We talked about Brazil’s financial landscape, from the fintech boom in the last decade and cryptocurrency adoption to the new central bank digital currency (CBDC), the Real Digital.
Here are some key takeaways of my conversation with Aaron:
Financial Inclusion: The Key to Brazil’s Fintech and Cryptocurrency Growth
Financial inclusion has played a significant role in Brazil’s fintech and cryptocurrency adoption. Challenger banks, like Brazil’s own NuBank and global Revolut have been instrumental in providing banking and financial services to the unbanked and underbanked population.
NuBank, a digital native bank, has successfully offered bank accounts and financial services to a large percentage of previously underserved individuals. Similarly, Revolut recently entered the Brazilian market, expanding options for consumers seeking accessible financial services.
The Fintech Revolution: Strong Payment Infrastructure in Brazil
The fintech revolution in Brazil extends beyond cryptocurrencies, as various digital native banks and payment apps have emerged. Mercado Pago, the payments app of giant eCommerce site Mercado Livre, functions as a digital banking service, and digital wallet PicPay, with around 30 million active users, operates similarly to PayPal. These platforms have played a crucial role in driving financial inclusion and fostering the adoption of digital banking services across the country.
Brazil’s Cryptocurrency Adoption: A Closer Look
Brazil’s adoption of cryptocurrencies is nothing short of impressive. Over 2 million Brazilians registered crypto transactions in April 2023 alone, according to the Receita Federal, the Brazilian equivalent of IRS.
This high adoption rate, which only represents reported transactions, suggests that the actual number of crypto users in Brazil is likely even higher. Moreover, 65,000 individual businesses have reported cryptocurrency transactions, signaling growing acceptance in the business sector.
“Crypto is a perfect fit for Brazilians, because Brazilians love to gamble.” , added Aaron Stanley.
Regulating Cryptocurrencies: Brazil’s Progressive Approach
In addition to fintech adoption, Brazil has made significant progress in regulating cryptocurrencies. The passing of legislation in December has created a regulatory framework, defining key terms and establishing anti-money laundering protections. The central bank has been nominated as the official regulator, tasked with convening public hearings and defining requirements for businesses seeking licenses.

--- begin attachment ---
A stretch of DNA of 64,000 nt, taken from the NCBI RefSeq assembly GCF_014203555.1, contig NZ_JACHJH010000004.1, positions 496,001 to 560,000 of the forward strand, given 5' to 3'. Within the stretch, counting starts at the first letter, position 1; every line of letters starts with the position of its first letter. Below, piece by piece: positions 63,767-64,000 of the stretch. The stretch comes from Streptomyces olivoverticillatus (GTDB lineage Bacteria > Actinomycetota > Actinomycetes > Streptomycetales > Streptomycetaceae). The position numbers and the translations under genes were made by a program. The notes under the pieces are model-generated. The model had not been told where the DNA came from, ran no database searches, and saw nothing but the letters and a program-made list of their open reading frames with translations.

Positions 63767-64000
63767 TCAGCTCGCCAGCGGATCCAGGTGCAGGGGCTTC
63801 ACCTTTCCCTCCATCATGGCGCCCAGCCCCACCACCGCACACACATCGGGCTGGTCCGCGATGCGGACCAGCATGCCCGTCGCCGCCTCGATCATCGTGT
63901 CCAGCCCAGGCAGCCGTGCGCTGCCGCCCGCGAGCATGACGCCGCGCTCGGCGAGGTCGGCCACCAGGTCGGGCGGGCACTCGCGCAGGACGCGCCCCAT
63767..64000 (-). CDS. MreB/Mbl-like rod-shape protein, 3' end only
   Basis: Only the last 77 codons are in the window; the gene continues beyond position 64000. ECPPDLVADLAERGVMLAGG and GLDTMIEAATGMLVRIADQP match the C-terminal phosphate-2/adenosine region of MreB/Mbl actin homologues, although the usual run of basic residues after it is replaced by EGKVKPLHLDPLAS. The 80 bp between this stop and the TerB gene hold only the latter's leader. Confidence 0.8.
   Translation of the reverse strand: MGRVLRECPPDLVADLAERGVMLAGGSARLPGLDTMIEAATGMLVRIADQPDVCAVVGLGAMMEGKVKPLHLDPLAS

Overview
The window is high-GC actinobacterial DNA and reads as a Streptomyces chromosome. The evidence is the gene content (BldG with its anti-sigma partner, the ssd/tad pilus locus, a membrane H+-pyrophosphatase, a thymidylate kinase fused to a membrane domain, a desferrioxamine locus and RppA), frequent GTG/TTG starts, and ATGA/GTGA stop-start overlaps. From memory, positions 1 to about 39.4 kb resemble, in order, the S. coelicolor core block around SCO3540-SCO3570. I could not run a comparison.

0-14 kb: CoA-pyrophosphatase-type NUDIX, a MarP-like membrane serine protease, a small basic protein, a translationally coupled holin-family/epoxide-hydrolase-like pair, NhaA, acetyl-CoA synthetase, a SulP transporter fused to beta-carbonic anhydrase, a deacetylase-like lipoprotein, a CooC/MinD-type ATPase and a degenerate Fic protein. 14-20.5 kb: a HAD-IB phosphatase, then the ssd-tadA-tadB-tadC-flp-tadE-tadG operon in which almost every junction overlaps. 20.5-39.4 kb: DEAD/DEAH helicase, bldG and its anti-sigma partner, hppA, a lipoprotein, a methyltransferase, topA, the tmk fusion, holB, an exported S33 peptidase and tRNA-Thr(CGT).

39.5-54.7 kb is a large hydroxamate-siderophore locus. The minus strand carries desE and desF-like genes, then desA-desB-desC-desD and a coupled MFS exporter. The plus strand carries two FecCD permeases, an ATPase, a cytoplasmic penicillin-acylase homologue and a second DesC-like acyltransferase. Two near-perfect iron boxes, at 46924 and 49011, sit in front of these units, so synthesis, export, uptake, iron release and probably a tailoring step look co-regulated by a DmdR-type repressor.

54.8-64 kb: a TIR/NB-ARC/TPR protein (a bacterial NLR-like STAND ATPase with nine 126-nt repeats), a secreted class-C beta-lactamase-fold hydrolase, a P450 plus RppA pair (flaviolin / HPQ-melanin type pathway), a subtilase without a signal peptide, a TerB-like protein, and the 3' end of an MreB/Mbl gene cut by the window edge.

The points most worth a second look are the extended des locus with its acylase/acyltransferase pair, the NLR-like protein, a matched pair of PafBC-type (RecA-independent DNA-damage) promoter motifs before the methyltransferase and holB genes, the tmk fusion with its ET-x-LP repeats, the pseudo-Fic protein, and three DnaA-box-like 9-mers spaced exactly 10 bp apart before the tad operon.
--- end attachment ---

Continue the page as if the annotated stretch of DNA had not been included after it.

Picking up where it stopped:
The Digital Real: Brazil’s Innovative CBDC
Brazil’s development of a wholesale Central Bank Digital Currency (CBDC), known as the digital real, sets it apart as an innovative pioneer. The digital real aims to tokenize the entire financial system, improving the efficiency and security of interbank payments. Banks will have the option to mint their own stable coins, facilitating seamless transactions and expanding investment opportunities.
“Every central bank in the world is researching this in some degree, implementing one of these things…But I will say that this is probably like the most innovative CBDC project in the world right now.“, Aaron pointed out in the episode.
Aaron also mentions that the Brazilian Central Bank president, Roberto Campos Neto, is very familiar with the blockchain technology – he used to mine Bitcoin for fun some 10 years or so ago – and has a very progressive mind in terms of innovation.
“These aren’t just weird like innovation lab ideas that don’t go anywhere. Like they come up with these things and they actually get implemented, right?“, added Aaron
Concerns and Future Prospects of the Digital Real
However, recent reports have raised some concerns about the digital real. The code of Brazil’s central digital currency pilot enables the central bank to freeze accounts and reduce balances, according to developers and audits of the code. This has sparked a debate about the potential privacy implications of the digital real and the power it gives to the central bank.
You can listen to the full episode here
Main Photo: Roberto Campos Neto, President of Brazil Central Bank – By Senate Agency from Brasilia, Brazil – 130 years of activity of the Federal Court of Accounts (TCU), CC BY 2.0, https://commons.wikimedia.org/w/index.php?curid=128754122